Our two supporting loners help to compensate, albeit meekly, but once again, ‘weird’ is a curious word. There is Eric, Stosh’s younger cousin who has a wild imagination, a slow mind and a love of baseball. He’s the dull-witted one that allows for some absurd attempts at comedy. We’ve also got Zara (Meera Rohit Kumbhani), who is an artist, and because she is an artist, she is prone to being a free spirit, which apparently is totally weird.
Weird Loners, created and written by Michael J. Weithorn of The King of Queens fame, doesn’t quite know what to do with Zara yet, but her ‘weird loner’ moment as the show begins has her emotionlessly leaving a longtime beau who is quite emotional and shocked. Maybe the show is trying to say that it’s weird for women who suddenly change their mind and disappear since men have long pulled that move on television?
So, the user, the hopeless romantic, the man-child, and the wanderer are weird. Only, they’re not. They are all stereotypes built against other stereotypes, all placed against the backdrop of convention. The show isn’t at all clever (when Caryn’s mom wants to meet her now-gone fiancé, who do you think steps in to play the part?) and neither is it particularly funny. These aren’t relatable, layered outcasts. These are people who simply aren’t in relationships, and for some reason that’s a problem.
They all conveniently come together in a tenement; Stosh needs to move back in with his cousin because he has no money, and as it happens, Becki lives next door. She is in need of a roommate, so enter Zara. And it all works out happily.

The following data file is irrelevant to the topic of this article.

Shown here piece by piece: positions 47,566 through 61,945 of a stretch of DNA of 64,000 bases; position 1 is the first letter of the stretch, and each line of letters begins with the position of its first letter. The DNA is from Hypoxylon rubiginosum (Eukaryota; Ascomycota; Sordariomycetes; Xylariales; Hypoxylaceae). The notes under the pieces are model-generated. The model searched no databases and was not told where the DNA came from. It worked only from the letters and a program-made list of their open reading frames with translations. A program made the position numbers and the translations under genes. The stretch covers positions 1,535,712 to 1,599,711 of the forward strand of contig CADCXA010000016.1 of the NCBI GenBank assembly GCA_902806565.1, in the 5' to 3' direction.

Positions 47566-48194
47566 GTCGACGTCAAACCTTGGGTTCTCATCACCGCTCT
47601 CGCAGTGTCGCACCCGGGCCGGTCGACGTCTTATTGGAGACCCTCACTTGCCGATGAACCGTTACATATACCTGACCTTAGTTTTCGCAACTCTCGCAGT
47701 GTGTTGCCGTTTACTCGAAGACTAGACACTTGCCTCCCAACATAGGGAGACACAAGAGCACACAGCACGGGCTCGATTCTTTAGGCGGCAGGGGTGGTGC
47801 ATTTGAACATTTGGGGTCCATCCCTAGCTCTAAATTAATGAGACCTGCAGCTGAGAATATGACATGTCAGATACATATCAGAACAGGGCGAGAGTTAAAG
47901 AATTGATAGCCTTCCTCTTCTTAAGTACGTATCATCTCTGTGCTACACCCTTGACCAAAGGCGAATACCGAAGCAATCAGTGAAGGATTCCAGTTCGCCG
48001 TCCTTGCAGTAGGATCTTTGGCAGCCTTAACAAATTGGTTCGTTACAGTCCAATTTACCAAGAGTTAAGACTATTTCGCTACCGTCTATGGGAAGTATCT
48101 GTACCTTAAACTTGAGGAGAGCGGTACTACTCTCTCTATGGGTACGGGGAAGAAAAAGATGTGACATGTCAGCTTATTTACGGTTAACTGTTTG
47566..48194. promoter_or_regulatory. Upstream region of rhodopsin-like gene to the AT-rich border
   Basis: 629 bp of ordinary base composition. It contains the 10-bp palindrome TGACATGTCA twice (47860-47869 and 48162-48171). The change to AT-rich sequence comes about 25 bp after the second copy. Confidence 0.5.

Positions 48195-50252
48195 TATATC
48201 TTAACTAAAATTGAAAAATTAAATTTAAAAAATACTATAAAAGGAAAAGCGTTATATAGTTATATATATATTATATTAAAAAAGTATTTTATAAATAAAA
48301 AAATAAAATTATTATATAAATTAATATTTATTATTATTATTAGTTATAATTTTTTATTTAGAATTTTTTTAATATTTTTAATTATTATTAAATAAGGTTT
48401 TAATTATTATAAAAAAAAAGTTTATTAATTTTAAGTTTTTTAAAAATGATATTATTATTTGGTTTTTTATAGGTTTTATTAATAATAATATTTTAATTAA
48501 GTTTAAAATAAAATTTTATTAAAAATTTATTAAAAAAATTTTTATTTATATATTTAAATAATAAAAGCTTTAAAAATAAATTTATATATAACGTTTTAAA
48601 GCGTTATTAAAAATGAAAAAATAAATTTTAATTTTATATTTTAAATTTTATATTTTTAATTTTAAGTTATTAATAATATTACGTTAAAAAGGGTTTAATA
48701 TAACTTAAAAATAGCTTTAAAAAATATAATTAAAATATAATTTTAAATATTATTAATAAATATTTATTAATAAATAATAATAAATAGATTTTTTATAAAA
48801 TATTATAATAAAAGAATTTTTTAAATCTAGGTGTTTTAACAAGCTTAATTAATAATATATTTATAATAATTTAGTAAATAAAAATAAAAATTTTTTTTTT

The cast is better than the writing, but their antics are mundane and already repetitive through three episodes. Caryn remains naïve and searching for a man, while Stosh stays effectively duplicitous with little to no redemption. Eric is dumb, and that’s the joke, and Zara is exotic. In one storyline, she pretends to channel the spirit of Eric’s recently deceased father, and Eric is so convinced that he schedules a whole day of activities for them.
Naturally, Stosh and Becki are already forced closer together by the end of Weird Loners‘ third episode, meaning, should the series made it to the end of the season, the title will likely have to be changed, because surely they will end up together.
That is, if the show stays on air that long.
Weird Loners believes being single in your thirties means you are lonely and weird. It's a hard conceit to buy into, and it's made all the more difficult by a loathsome leading male character. Rarely funny and always formulaic, Weird Loners is forgettable when it's not insulting.